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Bengaluru: Vishal Sikka’s desire to project Infosys Ltd as a next-generation services company has made senior company officials consider if the company should declare results for a quarter during the current financial year from its Silicon Valley base. The move is expected to help the management showcase the presence it has built in California’s Palo Alto, since the company appointed Sikka as chief executive officer last August.

For now, the management at the Bengaluru-based company is still to decide when it intends to hold the results meeting from Sikka’s base station—the Infosys boss and many of his senior colleagues are stationed at Palo Alto. This will be the first time any homegrown technology firm declares its numbers from the US.

“As part of the rotational policy (of holding results from different development centres), we are not limiting ourselves to just India," said one senior executive, who added that even holding it from “Palo Alto remains on the table".

The executive did not want to be named as Infosys is to announce its fourth-quarter earnings on 24 April in Chennai.

Infosys declined to comment for this story.

For the first time since Infosys got listed in 1993, the board of India’s second largest software exporter will meet outside its home state of Karnataka when it declares its results later this month. “(Since Sikka took over as CEO) we have been working towards (being) a more innovation-led company," said the executive. A second executive said, “We can show the investments made in partnering the start-ups and other areas when we are here (at Palo Alto)."

To be sure, Infosys in the last eight months has got some of its senior leaders to be based out of US, which accounts for 60% of the firm’s $8.3 billion revenue.

Palo Alto is increasingly emerging as “the nerve centre" of the 34-year-old company, with seven of Sikka’s former colleagues from SAP SE stationed out of Silicon Valley, according to some experts.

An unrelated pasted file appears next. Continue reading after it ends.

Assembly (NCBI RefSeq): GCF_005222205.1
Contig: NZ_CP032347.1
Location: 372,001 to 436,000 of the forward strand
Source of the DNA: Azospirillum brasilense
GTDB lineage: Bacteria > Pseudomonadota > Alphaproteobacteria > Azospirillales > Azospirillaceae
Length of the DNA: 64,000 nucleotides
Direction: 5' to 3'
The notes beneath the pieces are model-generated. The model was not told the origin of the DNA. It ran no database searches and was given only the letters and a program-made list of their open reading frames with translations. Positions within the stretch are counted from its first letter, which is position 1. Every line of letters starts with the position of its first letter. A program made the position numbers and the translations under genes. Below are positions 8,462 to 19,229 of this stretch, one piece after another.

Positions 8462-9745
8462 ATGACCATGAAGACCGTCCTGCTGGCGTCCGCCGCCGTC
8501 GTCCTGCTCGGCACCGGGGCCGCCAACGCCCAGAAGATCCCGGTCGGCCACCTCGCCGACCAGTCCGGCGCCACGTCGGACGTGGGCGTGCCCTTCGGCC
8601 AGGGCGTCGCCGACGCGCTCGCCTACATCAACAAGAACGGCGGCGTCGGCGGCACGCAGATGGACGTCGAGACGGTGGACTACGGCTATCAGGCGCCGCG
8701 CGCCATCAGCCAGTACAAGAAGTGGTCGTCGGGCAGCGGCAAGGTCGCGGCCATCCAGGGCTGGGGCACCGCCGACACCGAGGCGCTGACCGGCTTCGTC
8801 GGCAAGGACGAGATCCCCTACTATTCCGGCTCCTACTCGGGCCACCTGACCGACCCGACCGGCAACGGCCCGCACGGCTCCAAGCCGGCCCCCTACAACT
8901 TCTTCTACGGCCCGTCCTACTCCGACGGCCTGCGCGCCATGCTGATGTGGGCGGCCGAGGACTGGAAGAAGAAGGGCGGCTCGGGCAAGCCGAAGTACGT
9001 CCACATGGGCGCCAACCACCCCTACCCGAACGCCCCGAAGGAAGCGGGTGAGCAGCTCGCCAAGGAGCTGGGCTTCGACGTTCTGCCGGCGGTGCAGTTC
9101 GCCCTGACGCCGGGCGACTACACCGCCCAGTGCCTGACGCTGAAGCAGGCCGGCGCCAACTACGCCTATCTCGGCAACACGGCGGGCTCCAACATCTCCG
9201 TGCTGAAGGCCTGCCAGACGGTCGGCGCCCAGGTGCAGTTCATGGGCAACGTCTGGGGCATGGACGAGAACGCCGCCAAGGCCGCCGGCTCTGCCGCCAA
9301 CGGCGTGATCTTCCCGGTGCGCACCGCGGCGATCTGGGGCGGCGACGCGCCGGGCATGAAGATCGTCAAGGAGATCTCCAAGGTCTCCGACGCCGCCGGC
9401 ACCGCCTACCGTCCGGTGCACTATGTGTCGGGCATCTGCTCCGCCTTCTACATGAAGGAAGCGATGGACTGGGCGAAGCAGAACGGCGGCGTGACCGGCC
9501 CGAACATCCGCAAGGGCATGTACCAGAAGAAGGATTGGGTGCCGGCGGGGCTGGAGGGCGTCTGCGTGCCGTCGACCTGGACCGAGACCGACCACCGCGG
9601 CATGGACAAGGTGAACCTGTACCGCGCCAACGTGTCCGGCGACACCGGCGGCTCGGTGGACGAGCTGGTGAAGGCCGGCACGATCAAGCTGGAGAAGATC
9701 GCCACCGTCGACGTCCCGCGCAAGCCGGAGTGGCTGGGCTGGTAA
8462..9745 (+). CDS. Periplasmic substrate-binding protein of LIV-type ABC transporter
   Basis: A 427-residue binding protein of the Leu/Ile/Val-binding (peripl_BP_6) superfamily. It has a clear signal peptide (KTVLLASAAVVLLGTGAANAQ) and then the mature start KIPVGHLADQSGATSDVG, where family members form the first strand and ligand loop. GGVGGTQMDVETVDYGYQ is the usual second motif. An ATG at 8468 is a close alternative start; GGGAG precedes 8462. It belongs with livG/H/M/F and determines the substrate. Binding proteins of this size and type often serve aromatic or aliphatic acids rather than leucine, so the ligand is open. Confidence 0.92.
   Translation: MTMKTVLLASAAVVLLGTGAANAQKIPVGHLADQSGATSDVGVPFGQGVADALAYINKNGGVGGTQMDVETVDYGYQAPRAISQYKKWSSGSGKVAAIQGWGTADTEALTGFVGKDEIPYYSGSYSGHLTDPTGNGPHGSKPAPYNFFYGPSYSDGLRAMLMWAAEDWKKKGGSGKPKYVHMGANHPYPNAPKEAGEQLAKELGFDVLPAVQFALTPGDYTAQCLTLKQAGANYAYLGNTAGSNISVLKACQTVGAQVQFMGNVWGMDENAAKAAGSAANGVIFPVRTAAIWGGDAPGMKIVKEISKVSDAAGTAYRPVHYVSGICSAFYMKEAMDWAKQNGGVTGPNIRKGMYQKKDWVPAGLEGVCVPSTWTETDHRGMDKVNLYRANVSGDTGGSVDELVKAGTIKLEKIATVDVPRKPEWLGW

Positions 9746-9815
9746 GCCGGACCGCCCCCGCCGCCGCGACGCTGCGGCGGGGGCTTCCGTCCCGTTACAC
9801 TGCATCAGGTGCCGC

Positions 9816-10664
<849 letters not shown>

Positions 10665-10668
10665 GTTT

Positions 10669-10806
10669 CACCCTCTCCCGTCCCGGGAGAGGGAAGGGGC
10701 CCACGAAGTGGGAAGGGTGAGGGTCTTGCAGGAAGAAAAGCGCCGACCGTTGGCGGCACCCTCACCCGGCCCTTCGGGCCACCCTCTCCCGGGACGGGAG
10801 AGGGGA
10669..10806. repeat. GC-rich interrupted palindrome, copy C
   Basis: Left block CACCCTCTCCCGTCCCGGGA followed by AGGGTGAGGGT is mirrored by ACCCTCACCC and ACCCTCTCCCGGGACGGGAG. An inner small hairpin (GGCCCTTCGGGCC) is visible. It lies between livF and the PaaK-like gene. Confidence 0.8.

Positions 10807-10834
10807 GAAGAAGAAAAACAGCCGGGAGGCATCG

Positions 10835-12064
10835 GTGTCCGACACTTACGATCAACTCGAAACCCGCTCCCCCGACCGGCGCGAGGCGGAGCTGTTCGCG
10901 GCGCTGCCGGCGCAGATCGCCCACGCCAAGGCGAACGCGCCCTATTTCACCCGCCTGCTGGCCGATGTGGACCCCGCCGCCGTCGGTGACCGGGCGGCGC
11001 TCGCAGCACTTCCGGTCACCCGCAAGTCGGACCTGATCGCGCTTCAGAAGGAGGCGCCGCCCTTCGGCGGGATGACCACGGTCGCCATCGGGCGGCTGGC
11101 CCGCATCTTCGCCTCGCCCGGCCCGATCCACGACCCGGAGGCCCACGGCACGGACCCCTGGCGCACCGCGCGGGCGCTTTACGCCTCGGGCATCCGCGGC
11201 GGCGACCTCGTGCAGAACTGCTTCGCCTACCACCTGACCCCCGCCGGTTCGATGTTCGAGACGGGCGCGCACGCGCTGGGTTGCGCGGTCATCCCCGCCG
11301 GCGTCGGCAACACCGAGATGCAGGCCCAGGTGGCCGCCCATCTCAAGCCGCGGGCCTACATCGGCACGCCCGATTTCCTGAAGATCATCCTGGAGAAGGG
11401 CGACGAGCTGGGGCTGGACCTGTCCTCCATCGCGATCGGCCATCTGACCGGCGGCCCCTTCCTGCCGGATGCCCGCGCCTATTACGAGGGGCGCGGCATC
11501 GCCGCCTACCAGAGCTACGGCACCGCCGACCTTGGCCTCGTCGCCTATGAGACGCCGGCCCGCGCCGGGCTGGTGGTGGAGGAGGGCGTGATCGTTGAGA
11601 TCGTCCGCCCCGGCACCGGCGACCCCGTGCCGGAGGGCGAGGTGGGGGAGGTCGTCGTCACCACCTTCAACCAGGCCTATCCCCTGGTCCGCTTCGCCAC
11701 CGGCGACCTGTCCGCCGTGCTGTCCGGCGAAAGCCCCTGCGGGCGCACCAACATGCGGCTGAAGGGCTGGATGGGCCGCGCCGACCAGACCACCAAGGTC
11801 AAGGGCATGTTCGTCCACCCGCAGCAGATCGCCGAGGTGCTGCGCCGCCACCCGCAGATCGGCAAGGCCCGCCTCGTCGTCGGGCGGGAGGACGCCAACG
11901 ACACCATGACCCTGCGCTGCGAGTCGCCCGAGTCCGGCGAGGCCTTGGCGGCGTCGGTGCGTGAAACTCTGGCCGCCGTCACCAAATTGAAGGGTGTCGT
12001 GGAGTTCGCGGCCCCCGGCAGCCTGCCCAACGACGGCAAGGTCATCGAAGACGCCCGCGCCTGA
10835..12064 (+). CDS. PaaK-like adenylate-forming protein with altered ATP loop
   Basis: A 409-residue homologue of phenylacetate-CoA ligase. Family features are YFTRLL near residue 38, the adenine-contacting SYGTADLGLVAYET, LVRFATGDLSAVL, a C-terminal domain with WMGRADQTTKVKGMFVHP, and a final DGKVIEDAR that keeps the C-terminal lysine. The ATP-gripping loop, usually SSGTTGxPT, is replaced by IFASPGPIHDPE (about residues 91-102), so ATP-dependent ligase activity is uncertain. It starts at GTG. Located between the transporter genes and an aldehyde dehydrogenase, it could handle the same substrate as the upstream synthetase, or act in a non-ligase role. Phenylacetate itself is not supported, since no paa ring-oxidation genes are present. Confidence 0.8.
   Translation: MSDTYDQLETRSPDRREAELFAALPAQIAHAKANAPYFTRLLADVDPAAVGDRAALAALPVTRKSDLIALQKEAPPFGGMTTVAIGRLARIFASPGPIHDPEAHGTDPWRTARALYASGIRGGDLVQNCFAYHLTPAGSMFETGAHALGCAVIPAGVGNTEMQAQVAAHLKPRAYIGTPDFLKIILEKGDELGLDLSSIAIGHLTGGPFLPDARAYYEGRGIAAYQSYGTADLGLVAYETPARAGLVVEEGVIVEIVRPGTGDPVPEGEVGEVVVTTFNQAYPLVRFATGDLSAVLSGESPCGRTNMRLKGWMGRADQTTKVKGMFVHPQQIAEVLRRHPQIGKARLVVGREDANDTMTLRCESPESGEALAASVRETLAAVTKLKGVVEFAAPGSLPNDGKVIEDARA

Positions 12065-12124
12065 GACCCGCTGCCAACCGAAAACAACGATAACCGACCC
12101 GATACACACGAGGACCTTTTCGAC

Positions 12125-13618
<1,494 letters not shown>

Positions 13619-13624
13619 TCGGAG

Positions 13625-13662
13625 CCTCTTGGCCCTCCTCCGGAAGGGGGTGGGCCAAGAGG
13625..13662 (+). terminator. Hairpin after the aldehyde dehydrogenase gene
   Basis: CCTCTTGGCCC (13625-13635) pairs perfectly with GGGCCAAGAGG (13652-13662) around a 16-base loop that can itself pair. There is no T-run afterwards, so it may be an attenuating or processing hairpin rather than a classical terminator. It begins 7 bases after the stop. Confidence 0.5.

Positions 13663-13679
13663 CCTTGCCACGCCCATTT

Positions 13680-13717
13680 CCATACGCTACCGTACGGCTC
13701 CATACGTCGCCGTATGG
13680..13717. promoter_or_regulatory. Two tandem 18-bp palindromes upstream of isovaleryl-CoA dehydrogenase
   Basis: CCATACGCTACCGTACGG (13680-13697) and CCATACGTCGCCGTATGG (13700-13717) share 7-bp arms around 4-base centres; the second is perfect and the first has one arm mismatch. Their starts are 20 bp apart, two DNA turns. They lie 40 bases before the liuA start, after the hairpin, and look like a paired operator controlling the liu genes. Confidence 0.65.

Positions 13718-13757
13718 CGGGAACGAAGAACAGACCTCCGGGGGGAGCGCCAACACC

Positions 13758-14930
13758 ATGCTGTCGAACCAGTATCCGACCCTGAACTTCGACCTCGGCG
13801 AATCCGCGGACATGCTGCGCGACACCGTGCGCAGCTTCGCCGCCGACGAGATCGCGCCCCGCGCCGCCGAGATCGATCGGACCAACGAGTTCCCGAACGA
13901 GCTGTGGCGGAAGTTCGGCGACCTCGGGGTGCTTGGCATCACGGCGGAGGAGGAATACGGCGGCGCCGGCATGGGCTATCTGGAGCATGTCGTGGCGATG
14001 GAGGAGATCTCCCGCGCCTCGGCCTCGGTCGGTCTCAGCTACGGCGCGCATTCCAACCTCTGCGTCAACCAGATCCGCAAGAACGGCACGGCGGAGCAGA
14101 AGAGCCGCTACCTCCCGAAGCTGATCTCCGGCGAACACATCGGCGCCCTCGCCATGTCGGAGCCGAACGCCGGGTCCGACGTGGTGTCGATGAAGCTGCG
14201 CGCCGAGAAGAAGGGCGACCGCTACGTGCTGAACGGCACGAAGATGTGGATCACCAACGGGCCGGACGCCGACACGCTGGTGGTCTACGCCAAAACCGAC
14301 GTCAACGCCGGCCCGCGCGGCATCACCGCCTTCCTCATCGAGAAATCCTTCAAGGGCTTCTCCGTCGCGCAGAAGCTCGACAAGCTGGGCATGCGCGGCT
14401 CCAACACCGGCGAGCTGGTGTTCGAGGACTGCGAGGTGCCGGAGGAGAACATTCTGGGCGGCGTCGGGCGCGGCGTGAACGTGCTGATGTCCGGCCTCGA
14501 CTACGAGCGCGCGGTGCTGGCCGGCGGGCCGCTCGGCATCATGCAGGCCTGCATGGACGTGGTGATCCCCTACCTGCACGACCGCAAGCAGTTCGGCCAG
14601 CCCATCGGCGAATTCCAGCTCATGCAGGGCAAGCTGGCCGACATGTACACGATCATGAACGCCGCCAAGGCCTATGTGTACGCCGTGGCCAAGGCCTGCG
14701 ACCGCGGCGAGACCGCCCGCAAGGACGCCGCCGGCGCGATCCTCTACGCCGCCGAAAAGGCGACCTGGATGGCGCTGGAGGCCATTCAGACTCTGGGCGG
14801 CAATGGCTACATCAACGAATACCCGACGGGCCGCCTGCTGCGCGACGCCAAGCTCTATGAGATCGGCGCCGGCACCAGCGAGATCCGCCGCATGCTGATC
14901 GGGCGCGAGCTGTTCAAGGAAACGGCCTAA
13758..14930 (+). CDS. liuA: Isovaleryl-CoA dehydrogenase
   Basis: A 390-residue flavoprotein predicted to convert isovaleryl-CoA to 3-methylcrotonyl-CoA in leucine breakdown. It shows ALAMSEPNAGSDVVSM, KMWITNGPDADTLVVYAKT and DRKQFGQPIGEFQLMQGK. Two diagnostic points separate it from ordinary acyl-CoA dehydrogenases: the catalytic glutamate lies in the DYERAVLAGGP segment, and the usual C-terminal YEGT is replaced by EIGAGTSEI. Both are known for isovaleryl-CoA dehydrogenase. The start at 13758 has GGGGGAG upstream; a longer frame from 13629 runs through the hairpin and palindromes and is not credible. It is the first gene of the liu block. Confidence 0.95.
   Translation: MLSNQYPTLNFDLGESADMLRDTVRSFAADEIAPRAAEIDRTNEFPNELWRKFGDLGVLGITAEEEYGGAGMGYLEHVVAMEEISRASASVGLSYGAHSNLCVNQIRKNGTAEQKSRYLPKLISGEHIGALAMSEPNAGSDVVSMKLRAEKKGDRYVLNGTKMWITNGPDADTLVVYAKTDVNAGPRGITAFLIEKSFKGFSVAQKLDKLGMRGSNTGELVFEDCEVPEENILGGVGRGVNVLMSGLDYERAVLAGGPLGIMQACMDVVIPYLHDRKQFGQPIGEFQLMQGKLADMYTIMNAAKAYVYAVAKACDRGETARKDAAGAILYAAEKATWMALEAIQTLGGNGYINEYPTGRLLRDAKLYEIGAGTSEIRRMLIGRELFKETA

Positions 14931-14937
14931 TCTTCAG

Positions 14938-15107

These include Abdul Razack, head of platforms, Navin Budhiraja, head, architecture and technology, and Kaustav Mitra, who was hired earlier this month and has been tasked to help Infosys woo start-ups working in disruptive technologies in Silicon Valley. Additionally, Sikka has got leaders from businesses that operated out of India, including S. Ravi Kumar, as head of delivery, and Sanjay Purohit, who oversees Infosys Consulting.

For this reason, some analysts believe that this thinking of the new management goes beyond just a “cosmetic change of a more US-focused company".

“Vishal’s actions are to show that Infosys now has a strong Silicon Valley presence. It’s a smart differentiator that goes beyond just having an innovation lab," said Ray Wang, founder of Constellation Research. “I don’t think it’s about Infosys being less Indian but it’s about Infosys’s closer alignment to innovation centres around the world such as Silicon Valley".

“Strong Silicon Valley presence is primarily about the best talent pool for innovation—co-innovation, and then also about start up ecosystem and proximity to major ISVs (independent software vendors)," said Wang.

Silicon Valley, the nickname for the San Francisco Bay Area of California, is considered to be the cradle of start-ups focused on next-generation disruptive technologies and home to blue chip companies across sectors—firms from Apple to Ford all have significant presence in the area. For this reason, the region is a powerful magnet for companies across the world.

“Having North American headquarters in the middle of the Silicon Valley ecosystem allows Infosys to tap into the Valley’s rich innovation talent pool as Infosys moves from its traditional labour arbitrage-based model to an IP (intellectual property)-based model," Peter Bendor-Samuel, founder and chief executive officer of consulting and advisory firm Everest Group, wrote in a 2 April note, titled “Is Infosys Repositioning as a Silicon Valley Company?". “Soon to be gone are the days of the factory control from Bangalore dictating to customers how to use services".

For this reason, Infosys’s focus on tapping into the celebrated entrepreneurial and innovative culture in the region could make other homegrown software exporters follow suit, according to Samuel.

However, a Mumbai-based analyst at a foreign brokerage said it’s early days to believe Sikka’s new push in the US is the right approach, especially when the company is trying to get back to industry-matching growth numbers.

“I think it’s more of his (Sikka’s) desire to show that they are doing something when business is getting tough. Here (in the Bay Area) it is not going to be easy engaging with some of the start-ups. Moreover, can you hire the right talent when you are competing against the very best? Bottom line is that everyone judges you how you are doing. And we will see it when the company announces its results (on 24 April)," said the analyst.

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